Visiting Scholar Special Workshop: Dong Rui

Dong Rui. PhD., Visiting Scholar, Department of Art History, University of Chicago; Associate Professor, School of Fine Arts, Henan University

 

Nostalgia for Inner Asia: Form and Idea in the Portrait of the Filial Grandson Yuan Gu on Stone Funerary Couch from the Eastern Wei Dynasty (548 CE)
内亚的留恋:安阳东魏围屏石棺床孝孙原榖画像的形式与理念

 

Discussant: Lin Wei-Cheng, Associate Professor, Department of Art History, University of Chicago

Friday, Nov 13th, 2020
5-7 pm, Zoom meeting (please find the registration link below)
This talk will be delivered in Chinese

Abstract: This study focuses on two illustrations of filial grandson Yuan Gu story from an Eastern Wei stone screen attached to a stone funerary couch. This stone funerary couch was excavated in 2007 from Tomb M57 (548 CE) in Anyang, Henan Province. Notably, one illustration of filial grandson Yuan Gu departed from its iconographic convention but presented the theme with Yuan Gu’s parents carrying an empty stretcher, with a standing female figure on the side. A closer examination of this unique illustration of the “filial grandson Yuan Gu” theme will shed light on a more nuanced understanding of Northern Wei rulers’ promotion of Confucianism and their attachment to Inner Asian traditions.

摘要:2007年,在河南省安阳发掘了一座东魏时期的(公元548年)夫妇合葬墓M57, 出土文物中包含了一座刻有二幅孝孙原榖等12幅画像的围屏石棺床。尤为特别的是,其中一幅孝孙原榖画像中,原榖父母所抬的是一副无人的担架,但在担架旁边站立着一女性,这种形式是目前所见孝孙原榖画像中的孤例。该画像从一个侧面反映了北魏统治者在入主中原后对儒家文化的有限接受和对内亚传统文化的留恋。这一实物或许可以从一个新的侧面折射出鲜卑大力推行汉化,却最终还是失败的原因。

2007年河南安阳固岸墓地M57号东魏墓,夫妇合葬石棺床

 

Register in advance for this meeting:
https://uchicago.zoom.us/meeting/register/tJUodeuhpz0uGdGtJN_GcvLlX92vBSavtu5H

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Dong Rui received his PhD from the Central Academy of Fine Arts in 2013. From 2005 to 2013, he worked in the office of South–North Water Transfer Project of Henan Provincial Cultural Relics Bureau. In 2013 he starts to work at Henan University in the School of Fine Art as an associate professor, and is currently a visiting scholar with the University of Chicago. His publications appear in a number of journals including Journal of Zhengzhou University, Art History Research, and Huaxia Archaeology. Hs is also the author of The Research of Hollow brick tombs in Han dynasty 汉代空心砖墓研究 (2019).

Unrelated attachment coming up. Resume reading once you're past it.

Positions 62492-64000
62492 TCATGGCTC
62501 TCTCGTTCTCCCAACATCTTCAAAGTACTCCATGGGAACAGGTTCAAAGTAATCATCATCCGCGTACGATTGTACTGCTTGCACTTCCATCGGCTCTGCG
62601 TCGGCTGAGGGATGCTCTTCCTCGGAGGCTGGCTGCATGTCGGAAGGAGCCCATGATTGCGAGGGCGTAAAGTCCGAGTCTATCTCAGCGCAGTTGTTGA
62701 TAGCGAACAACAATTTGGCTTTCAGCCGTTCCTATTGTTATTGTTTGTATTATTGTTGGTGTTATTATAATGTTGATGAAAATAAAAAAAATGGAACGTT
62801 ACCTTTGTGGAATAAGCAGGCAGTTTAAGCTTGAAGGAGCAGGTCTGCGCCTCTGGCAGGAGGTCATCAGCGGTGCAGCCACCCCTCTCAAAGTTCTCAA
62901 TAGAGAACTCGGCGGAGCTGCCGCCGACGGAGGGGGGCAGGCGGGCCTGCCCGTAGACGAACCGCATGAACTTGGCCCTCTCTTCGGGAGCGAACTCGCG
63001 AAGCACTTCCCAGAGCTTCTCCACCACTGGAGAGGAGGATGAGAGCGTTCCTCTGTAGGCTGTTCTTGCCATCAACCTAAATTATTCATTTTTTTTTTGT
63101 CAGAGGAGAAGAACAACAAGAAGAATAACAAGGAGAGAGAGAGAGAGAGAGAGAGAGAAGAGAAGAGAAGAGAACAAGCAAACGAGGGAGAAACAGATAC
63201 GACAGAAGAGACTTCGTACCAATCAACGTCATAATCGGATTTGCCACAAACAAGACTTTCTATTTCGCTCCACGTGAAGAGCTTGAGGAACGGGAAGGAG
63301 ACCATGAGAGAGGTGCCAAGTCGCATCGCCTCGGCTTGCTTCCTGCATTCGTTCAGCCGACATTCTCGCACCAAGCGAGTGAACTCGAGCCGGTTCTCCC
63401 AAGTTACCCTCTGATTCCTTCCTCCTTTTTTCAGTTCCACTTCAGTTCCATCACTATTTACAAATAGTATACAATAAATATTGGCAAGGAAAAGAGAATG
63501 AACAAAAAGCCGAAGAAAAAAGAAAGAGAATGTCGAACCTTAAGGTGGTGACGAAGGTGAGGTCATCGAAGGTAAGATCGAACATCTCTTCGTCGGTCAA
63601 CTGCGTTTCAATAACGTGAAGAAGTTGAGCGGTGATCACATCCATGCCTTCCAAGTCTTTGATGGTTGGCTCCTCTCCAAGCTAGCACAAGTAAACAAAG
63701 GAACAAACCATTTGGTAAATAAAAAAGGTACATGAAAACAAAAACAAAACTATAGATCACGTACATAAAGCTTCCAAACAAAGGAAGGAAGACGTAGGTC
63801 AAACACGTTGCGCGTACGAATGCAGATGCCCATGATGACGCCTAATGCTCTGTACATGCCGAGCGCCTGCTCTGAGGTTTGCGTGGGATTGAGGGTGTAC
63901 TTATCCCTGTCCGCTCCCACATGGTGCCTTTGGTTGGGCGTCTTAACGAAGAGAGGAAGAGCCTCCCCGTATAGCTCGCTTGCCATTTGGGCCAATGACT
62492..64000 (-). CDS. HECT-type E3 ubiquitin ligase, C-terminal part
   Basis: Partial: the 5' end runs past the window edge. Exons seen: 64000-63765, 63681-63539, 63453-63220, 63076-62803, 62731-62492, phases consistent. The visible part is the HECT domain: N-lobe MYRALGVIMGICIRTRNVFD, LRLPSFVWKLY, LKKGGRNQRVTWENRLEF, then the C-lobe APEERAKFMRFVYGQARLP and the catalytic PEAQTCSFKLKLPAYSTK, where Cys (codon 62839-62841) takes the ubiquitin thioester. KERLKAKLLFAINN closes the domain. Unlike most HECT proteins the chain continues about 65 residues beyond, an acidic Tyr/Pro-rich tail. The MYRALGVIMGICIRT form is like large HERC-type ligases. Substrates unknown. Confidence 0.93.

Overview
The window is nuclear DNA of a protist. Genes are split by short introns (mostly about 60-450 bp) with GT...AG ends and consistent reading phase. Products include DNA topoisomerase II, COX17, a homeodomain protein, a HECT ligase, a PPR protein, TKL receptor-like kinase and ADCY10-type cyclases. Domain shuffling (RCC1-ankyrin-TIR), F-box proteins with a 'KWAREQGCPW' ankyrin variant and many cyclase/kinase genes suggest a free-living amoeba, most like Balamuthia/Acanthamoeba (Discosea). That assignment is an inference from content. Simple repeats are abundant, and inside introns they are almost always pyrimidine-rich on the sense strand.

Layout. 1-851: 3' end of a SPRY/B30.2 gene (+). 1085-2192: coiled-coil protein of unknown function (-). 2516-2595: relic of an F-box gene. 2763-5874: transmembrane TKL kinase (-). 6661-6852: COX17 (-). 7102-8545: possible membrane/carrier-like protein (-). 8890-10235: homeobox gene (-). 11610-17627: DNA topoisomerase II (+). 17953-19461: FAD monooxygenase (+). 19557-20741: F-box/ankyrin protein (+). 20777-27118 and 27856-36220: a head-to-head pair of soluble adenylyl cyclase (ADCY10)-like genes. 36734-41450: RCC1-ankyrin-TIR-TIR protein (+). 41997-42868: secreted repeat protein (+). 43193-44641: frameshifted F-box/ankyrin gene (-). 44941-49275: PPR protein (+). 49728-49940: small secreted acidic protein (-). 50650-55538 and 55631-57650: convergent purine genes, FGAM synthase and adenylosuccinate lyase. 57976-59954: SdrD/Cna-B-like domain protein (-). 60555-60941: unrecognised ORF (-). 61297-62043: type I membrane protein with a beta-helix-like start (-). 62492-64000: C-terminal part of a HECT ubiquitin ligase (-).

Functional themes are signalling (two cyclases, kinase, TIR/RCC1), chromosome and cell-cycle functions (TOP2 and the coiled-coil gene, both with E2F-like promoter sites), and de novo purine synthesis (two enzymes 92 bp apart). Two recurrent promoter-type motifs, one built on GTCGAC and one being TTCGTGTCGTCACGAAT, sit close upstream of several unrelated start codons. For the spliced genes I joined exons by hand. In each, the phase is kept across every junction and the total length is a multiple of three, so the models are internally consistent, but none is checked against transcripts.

Wei-Cheng Lin is Associate Professor in the Department of Art History at the University of Chicago. Lin specializes in the history of Chinese art and architecture, with a focus on medieval period, and has published on both Buddhist and funeral art and architecture of medieval China. His first book, Building a Sacred Mountain: Buddhist Architecture of China’s Mount Wutai, was published in 2014 with the University of Washington Press. He has also written on topics related to traditional architecture in modern China. Lin is currently working on two book projects: Performative Architecture of China, explores architecture’s performative potential through history and the meanings enacted through such architectural performance. Necessarily Incomplete: Fragments of Chinese Artifacts investigate fragments of Chinese artifacts, as well as the cultural practices they solicited and engaged, to locate their agentic power in generating the multivalent significance of those artifacts, otherwise undetectable or overlooked.

Yifan Zou

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